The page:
Here is what I wrote in response to the question above:
Mary, you have hit a hot button for me on this.
Even though humans create performance, I often hear mangers talk about the humans on their teams as production machines, there to produce outcomes regardless of how they feel. If our team members come to us broken and damaged by the communities within which they have developed, and they do, why would we argue that it is inconvenient or not our role to create interactions that help them heal and become productive and healthy members of our enterprises? This is similar to managers that continuously attack team members as lazy or non-committed. I often hear, “I come to work and do not need to be rewarded and nurtured, therefore why should I do it for others?” My simple answer is because that is what you get paid to do as a leader. I see this attitude as a lack of accountability. I can hear it now, “The reason that I have poor performance, high attrition, high absenteeism, poor relations with my team members is because they have no work ethic and are not committed like I am. If recruiting would just hire quality team members I could be successful”
I ask a very hard question of the leaders that I serve and develop, “Who are you being that you are getting the results that you are getting?” If you do not like the results that you are getting, don’t blame your team and their unreasonable demands and poor work ethic, look to yourself and ask yourself what you are doing to create these results. High performance people create high performance enterprises. We do not lead robots. Humans have messy lives, emotions, relationships, and until we accept that this as so, we are going to pretend that this reality does not exist and drive performance down and team members out of our enterprises and destroy our ability to create loyal relationships with our customers. Of course we should be working with every individual in our enterprises to coach and develop them, and create the respectful relationships necessary for them to grow, feel productive, feel like they can be successful, and produce world class results for our enterprises and for the customers served.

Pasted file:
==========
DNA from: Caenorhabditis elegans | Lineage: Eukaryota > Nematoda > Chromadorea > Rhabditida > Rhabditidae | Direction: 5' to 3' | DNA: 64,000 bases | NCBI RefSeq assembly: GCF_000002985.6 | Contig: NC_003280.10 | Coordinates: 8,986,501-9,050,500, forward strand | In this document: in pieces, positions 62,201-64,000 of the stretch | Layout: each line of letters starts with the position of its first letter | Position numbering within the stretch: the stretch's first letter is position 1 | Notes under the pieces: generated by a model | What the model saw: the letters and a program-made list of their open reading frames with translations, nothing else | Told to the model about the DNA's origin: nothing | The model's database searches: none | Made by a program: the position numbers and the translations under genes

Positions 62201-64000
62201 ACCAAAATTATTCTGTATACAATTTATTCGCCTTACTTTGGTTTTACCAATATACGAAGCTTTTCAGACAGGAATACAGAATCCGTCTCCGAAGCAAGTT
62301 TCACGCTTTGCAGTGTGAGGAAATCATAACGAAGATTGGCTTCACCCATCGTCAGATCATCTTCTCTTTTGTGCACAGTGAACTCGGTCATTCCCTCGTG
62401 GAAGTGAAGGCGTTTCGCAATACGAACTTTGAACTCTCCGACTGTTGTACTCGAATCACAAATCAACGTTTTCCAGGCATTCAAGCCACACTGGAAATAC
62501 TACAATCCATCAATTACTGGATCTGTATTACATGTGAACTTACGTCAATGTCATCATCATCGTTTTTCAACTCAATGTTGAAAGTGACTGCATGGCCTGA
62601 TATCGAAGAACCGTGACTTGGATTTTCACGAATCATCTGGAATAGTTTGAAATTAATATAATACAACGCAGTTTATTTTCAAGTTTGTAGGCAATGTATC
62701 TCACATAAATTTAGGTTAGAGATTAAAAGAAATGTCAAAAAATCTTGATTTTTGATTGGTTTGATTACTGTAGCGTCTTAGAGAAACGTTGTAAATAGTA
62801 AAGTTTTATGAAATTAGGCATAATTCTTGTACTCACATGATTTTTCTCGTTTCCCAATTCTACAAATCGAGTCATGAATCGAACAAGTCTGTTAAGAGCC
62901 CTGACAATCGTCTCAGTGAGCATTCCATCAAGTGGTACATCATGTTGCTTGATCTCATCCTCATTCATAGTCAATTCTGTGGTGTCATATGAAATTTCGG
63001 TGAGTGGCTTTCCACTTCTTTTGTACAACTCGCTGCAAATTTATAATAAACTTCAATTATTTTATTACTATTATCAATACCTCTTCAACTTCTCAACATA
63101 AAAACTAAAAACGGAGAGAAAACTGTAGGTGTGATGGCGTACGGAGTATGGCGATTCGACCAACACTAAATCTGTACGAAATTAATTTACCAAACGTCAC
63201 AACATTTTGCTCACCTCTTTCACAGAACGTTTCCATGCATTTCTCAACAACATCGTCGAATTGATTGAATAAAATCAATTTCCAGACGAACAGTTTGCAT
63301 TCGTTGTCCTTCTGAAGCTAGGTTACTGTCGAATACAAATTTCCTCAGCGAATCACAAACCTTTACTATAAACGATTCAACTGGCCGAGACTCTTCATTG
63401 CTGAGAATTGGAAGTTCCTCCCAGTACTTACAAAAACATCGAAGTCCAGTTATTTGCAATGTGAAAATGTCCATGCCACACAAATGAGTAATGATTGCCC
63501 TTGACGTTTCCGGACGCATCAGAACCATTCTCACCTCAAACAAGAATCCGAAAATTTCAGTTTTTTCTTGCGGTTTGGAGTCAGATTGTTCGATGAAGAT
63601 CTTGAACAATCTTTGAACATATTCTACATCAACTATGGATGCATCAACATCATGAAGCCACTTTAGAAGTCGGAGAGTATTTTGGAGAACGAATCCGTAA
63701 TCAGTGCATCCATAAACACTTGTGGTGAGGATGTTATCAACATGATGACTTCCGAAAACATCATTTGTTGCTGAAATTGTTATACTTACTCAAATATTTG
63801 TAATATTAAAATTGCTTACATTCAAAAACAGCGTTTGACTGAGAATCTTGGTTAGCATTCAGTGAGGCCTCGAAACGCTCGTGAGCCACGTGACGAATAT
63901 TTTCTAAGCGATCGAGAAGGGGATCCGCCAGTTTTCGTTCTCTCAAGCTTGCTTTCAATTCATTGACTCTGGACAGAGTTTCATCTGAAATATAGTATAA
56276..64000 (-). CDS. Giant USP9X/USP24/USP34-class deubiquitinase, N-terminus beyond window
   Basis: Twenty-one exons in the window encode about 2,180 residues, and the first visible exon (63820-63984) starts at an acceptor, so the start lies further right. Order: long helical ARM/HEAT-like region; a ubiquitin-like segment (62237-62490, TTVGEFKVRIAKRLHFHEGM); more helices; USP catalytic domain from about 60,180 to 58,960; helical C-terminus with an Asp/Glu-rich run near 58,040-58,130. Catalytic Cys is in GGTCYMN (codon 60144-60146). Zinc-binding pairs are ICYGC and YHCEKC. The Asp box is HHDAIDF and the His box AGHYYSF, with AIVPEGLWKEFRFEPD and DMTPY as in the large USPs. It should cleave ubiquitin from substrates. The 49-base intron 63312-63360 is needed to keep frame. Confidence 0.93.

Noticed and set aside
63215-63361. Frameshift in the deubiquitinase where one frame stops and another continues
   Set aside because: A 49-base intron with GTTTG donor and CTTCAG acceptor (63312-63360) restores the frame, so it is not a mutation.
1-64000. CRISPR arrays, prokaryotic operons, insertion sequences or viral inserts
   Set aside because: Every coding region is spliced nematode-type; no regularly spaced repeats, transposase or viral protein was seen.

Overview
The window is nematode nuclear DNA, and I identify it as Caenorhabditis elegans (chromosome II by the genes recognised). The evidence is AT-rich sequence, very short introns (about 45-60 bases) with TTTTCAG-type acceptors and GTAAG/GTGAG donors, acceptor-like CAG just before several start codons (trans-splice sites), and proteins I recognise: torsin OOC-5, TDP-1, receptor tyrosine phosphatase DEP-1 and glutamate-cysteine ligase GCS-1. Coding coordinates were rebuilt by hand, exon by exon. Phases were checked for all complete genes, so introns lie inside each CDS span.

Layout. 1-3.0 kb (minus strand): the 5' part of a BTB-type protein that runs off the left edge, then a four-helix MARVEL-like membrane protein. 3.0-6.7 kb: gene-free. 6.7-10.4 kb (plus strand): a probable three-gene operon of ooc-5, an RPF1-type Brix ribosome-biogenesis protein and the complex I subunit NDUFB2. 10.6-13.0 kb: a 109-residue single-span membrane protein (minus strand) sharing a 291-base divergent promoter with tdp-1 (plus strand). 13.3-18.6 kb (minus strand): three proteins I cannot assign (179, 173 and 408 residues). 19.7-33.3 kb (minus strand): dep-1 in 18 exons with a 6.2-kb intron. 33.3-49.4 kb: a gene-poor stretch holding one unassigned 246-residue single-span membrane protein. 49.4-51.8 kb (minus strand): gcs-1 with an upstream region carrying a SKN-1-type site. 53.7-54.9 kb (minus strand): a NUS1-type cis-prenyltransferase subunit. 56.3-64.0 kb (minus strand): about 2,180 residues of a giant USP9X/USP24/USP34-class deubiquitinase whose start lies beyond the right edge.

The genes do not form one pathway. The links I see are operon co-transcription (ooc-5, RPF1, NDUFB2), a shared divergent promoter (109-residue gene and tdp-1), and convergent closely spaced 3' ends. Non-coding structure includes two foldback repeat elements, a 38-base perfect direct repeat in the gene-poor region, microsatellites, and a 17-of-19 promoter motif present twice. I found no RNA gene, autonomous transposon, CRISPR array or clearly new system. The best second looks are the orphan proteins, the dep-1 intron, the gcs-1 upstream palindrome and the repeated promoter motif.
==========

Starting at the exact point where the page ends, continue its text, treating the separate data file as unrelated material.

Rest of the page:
The evidence for this? I have 44 teams within our building all focused on creating loyalty relationships with our customers. Without exception, those supervisors in our site that fully understand the Ying Yang of high performance, that relationship and performance improvement are inextricably combined, and care for and develop strong trust and rapport with their teams and coach them to high performance, have the lowest attrition and absenteeism in the site, have the highest morale on the site, and also have the highest performance on the site. They always reach out and nurture and develop their team members.
When team members feel disenfranchised, unconnected, uncared for, undeveloped, and feel like they cannot be successful in their role, they will fail, the team will fail, the manager will fail, and the company will fail. In the end the customer is the one who suffers. Talented leaders reach out and do what the rest of the managers out there will not do; they create high performance humans, who in turn create high performance for our enterprises and the customers that they serve.
To me the question posed is reactive vs. proactive. “Do people therefore project onto their organizations they work in an expectation that their employer will fulfill all their missing pieces?” A proactive approach is to believe that the organization should be proactively seeking to serve its employees. The organization should be seeking ways to create healthy, loyal, and committed team members rather than waiting for them to demand what they need. It becomes an ownership vs. victim mentality. I as a leader I own my role in creating high performance relationships and team members. I do not sit around complaining that these horrible team members are expecting way too much of me. This is a mentality that will get one nowhere fast.
Have wonderful conversations with your team members,